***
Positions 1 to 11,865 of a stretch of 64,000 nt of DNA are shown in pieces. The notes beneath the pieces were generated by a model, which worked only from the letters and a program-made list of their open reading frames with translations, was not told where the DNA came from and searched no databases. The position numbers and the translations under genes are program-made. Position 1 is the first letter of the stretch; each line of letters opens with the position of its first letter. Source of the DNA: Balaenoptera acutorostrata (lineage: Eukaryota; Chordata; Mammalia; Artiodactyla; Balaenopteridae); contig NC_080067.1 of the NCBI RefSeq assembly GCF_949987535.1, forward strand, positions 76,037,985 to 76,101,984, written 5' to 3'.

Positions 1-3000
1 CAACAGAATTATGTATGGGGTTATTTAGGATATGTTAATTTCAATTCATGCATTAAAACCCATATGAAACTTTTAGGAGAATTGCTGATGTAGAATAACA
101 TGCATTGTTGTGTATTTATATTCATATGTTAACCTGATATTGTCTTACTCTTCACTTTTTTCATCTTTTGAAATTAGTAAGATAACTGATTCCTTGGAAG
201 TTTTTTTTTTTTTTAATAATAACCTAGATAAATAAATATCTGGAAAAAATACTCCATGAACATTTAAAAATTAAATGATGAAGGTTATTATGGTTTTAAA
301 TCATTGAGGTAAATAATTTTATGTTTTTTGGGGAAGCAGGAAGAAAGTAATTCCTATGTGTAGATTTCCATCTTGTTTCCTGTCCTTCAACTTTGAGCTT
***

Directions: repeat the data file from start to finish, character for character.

Positions 1 to 11,865 of a stretch of 64,000 nt of DNA are shown in pieces. The notes beneath the pieces were generated by a model, which worked only from the letters and a program-made list of their open reading frames with translations, was not told where the DNA came from and searched no databases. The position numbers and the translations under genes are program-made. Position 1 is the first letter of the stretch; each line of letters opens with the position of its first letter. Source of the DNA: Balaenoptera acutorostrata (lineage: Eukaryota; Chordata; Mammalia; Artiodactyla; Balaenopteridae); contig NC_080067.1 of the NCBI RefSeq assembly GCF_949987535.1, forward strand, positions 76,037,985 to 76,101,984, written 5' to 3'.

Positions 1-3000
1 CAACAGAATTATGTATGGGGTTATTTAGGATATGTTAATTTCAATTCATGCATTAAAACCCATATGAAACTTTTAGGAGAATTGCTGATGTAGAATAACA
101 TGCATTGTTGTGTATTTATATTCATATGTTAACCTGATATTGTCTTACTCTTCACTTTTTTCATCTTTTGAAATTAGTAAGATAACTGATTCCTTGGAAG
201 TTTTTTTTTTTTTTAATAATAACCTAGATAAATAAATATCTGGAAAAAATACTCCATGAACATTTAAAAATTAAATGATGAAGGTTATTATGGTTTTAAA
301 TCATTGAGGTAAATAATTTTATGTTTTTTGGGGAAGCAGGAAGAAAGTAATTCCTATGTGTAGATTTCCATCTTGTTTCCTGTCCTTCAACTTTGAGCTT